FDA Commissioner Stephen Hahn said the agency could make some temporary policies permanent after the COVID-19 pandemic ebbs. The FDA has issued a flurry of new guidance documents and Emergency Use Authorizations, and has opened up new pathways since the crisis began to unfold in the US. “As this pandemic evolved, it was clear that some FDA processes needed to be adjusted to accommodate the urgency of the pandemic,” Hahn said in a video posted to YouTube on June 1.
“I think the entire FDA team has now seen firsthand that we need to look at some of our processes and policies,” Hahn said. “I have instructed my staff to identify the lessons learned from this pandemic and what adjustments may be needed, not just to manage this or future emergencies, but to make FDA itself more efficient in carrying out our regulatory responsibilities. … Many of the permanent changes that we will implement really represent an acceleration of where we were headed before [COVID-19].”
While he did not mention which specific guidance documents, new pathways or policies would eventually become permanent, Hahn did offer examples of new tools that have been used to expedite or modify clinical trials in response to the outbreak and types of data the FDA has used and could use in the future to inform its regulatory decisions.
He discussed the FDA’s collaboration with the National Institutes of Health on a master protocol for therapeutic candidates to treat individuals infected with SARS-CoV-2, the virus that causes COVID-19. Master protocols allow multiple agents to be tested in a single trial with just one control arm and permit new agents to be added to the study without having to design a new one. These protocols have been employed by the FDA and the World Health Organization during the pandemic.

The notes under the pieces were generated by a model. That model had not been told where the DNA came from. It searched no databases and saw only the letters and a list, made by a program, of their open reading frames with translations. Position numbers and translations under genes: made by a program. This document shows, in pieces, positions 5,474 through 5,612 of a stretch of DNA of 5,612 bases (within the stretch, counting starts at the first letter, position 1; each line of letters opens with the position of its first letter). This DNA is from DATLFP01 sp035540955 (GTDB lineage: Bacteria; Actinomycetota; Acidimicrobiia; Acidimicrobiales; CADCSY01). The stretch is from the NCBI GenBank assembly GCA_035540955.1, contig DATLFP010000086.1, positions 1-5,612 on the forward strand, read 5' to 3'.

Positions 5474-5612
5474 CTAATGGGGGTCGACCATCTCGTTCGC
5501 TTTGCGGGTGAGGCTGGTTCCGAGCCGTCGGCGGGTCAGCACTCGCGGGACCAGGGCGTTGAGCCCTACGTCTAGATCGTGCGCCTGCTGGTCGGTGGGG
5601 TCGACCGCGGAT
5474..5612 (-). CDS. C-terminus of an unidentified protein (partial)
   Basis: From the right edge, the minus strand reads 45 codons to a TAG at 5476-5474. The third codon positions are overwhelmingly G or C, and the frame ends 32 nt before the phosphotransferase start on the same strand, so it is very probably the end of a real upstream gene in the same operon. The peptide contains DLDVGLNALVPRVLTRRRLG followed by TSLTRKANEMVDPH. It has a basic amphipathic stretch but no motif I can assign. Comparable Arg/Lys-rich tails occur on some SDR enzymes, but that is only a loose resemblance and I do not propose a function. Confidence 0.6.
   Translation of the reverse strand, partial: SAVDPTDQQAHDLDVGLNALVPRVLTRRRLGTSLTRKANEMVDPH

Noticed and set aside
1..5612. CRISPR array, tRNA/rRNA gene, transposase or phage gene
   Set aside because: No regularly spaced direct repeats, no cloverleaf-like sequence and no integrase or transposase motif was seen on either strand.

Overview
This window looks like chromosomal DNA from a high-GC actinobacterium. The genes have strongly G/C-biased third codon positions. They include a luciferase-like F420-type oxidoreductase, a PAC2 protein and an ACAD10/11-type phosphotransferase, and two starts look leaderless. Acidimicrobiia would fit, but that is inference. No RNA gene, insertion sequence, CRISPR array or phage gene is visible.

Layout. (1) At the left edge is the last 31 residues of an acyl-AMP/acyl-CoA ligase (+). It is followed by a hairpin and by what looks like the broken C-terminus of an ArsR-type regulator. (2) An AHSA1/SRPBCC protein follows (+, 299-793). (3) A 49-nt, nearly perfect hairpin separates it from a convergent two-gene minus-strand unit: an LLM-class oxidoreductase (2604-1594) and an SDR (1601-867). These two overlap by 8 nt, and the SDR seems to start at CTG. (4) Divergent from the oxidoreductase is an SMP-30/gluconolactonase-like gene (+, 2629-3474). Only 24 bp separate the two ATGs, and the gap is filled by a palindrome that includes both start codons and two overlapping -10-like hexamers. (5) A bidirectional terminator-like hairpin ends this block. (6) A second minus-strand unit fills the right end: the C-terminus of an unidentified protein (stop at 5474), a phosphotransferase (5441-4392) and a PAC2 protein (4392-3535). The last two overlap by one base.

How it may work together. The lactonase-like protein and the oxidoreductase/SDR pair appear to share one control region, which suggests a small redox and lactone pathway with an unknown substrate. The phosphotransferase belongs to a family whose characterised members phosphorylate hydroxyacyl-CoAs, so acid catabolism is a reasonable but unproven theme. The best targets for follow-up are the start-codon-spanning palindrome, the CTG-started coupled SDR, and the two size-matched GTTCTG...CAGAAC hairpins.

Hahn followed that with an example of decentralized trials where the studies are conducted more locally with the patient’s provider and through the use of electronic health records.
During the pandemic, the FDA has released guidance related to the use of remote monitoring technologies to evaluate patients who have tested positive for COVID-19 as well as to help healthcare providers and clinical trial investigators keep track of important health metrics as hospitals and physicians offices were closed.
Greater use of real-world evidence could be another avenue that the FDA expands based on its experience with COVID-19. “Evaluation of real-world data has the potential to provide a wealth of rapid, actionable information to better understand disease symptoms, describe and measure immunity, and use available medical product supplies to help mitigate potential shortages,” Hahn said. “The more experience we have with real-world evidence, the more confidence we will have in using it for product decisions.”
The programs highlighted by Hahn provide new opportunities to build on recent changes at CMS. Some of them are already permanent, while others were implemented as a result of the pandemic but could also stick around.
For example, as the outbreak unfolded, some pharmaceutical and life sciences companies began to shift to virtual trials or to plan for remote patient monitoring as an element in the study design. Additionally, physicians groups such as the American Society of Clinical Oncology (ASCO) are providing a road map to restarting clinical trials and patient visits that center on greater use of remote monitoring and decentralized clinical studies.
If the FDA opens the door to greater reliance on real-world data to support new drug or device approvals, the implementation of CMS’ interoperability rule could mean that these data are easier to obtain in a standardized and interpretable format. Because of the pandemic, CMS-regulated programs have until July 1, 2021, to make patient claims and encounter, cost and some clinical information available through a patient access application programming interface.
CMS has also unleashed a dizzying number of new protocols and rule modifications in response to the pandemic, including loosening rules around telehealth. Like the FDA, CMS Administrator Seema Verma has recently suggested that the changes surrounding telehealth could become permanent.